Milstone notes that there are different formulations of influenza vaccines that are suitable for different groups of people, such as the elderly, but your provider will know which is appropriate. He says the most important message is to get vaccinated, as promptly as possible. At Johns Hopkins, I’m Elizabeth Tracey.


Anchor lead: In the midst of the pandemic flu vaccines are more important than ever, Elizabeth Tracey reports

Can you tell the difference between Covid-19 and the flu? Most likely not, and even experts rely on testing to make the call. That’s important because treatments are so different, and it’s another reason to make sure you avoid the flu by getting the flu vaccine. Lisa Maragakis, an infectious disease expert at Johns Hopkins, comments.

Maragakis: We have different formulations of the influenza vaccine available generally targeted to different segments of the population. The recommendation is that anyone over the age of six months needs to get an influenza vaccine. So that’s the most important message. We want everyone to get their vaccine before the virus starts circulating and it takes time for your immune system to respond to vaccination, it could take anywhere from ten to fourteen days. So get your vaccine now, that will give yourself time to respond to the vaccine and be protected before the virus circulates.  :33

At Johns Hopkins, I’m Elizabeth Tracey.


Anchor lead: Questions about how viruses, especially Sars-CoV2, spread, remain, Elizabeth Tracey reports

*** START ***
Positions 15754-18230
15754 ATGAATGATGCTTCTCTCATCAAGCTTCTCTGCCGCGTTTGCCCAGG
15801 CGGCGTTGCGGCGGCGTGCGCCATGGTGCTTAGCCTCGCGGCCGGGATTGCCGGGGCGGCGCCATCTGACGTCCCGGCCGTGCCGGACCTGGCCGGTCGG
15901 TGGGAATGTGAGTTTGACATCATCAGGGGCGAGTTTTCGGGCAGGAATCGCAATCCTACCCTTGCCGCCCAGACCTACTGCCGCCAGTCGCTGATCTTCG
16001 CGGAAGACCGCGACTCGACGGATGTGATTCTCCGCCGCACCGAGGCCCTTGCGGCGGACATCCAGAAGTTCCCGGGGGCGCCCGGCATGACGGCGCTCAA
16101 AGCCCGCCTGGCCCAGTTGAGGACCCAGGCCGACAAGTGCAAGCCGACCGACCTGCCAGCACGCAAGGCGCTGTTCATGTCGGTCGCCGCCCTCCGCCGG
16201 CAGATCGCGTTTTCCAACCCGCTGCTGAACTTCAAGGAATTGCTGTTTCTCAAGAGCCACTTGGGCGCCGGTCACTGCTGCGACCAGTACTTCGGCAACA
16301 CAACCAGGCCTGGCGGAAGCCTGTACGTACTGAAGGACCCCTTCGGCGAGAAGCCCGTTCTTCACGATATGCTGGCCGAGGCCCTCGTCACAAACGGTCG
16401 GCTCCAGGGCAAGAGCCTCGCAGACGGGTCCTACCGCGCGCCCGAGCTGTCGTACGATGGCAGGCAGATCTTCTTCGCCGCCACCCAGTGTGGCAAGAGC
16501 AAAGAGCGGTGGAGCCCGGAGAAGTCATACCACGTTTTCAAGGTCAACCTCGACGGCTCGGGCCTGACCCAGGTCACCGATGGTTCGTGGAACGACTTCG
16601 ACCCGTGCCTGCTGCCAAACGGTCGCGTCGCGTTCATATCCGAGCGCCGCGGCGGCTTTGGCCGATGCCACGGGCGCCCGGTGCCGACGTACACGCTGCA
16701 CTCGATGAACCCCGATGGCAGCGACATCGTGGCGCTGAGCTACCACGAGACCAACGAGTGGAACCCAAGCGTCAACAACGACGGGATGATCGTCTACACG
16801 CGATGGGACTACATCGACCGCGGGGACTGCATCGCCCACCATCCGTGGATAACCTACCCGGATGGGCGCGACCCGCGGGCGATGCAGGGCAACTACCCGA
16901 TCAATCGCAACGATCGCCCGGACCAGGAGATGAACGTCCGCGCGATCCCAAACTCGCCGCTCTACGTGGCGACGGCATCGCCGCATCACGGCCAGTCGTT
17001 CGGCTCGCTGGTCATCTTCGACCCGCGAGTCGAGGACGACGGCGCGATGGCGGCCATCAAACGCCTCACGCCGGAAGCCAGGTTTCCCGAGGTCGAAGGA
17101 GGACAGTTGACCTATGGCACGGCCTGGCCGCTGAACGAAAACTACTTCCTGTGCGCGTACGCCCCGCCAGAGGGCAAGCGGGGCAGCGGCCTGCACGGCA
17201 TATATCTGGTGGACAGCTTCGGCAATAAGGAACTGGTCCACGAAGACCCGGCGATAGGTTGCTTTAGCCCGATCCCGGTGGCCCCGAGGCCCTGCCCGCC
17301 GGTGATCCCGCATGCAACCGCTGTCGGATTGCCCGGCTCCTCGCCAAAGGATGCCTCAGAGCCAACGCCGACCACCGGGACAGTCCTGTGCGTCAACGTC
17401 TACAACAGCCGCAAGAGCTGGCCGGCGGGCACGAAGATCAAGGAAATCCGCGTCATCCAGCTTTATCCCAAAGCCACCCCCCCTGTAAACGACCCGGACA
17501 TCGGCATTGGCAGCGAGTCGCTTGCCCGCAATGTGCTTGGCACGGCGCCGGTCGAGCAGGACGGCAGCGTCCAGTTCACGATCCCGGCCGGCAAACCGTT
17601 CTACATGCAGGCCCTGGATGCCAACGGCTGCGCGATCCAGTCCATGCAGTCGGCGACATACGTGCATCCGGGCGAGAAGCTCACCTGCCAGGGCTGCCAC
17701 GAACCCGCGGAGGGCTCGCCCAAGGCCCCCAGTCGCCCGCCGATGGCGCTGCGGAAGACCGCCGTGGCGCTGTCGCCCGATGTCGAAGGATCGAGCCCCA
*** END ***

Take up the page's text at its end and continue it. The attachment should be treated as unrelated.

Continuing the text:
Can you get Covid-19 from a cell phone? How about if you enter a room where someone with the infection has been recently but they’ve left? Aaron Milstone, an infectious diseases expert at Johns Hopkins, says most research points to what are known as droplets as the most likely means of transmission but other means are possible.

Milstone: There’s also the question of whether or not these viruses can aerosolize. Can they get into the environment and spread farther distances? Droplets fall out of the air usually within about six feet around you, which is where that six foot distance comes from, but the concern is whether these aerosols can get into the air and spread much farther. Sars-CoV2 doesn’t seem to be quite as contagious and so although we think it’s possible we think it’s less likely. There’s also the question about inanimate surfaces. These are probably less common.   :29

Milstone recommends extra caution rather than overconfidence until a more complete picture of transmission risk is known. At Johns Hopkins, I’m Elizabeth Tracey.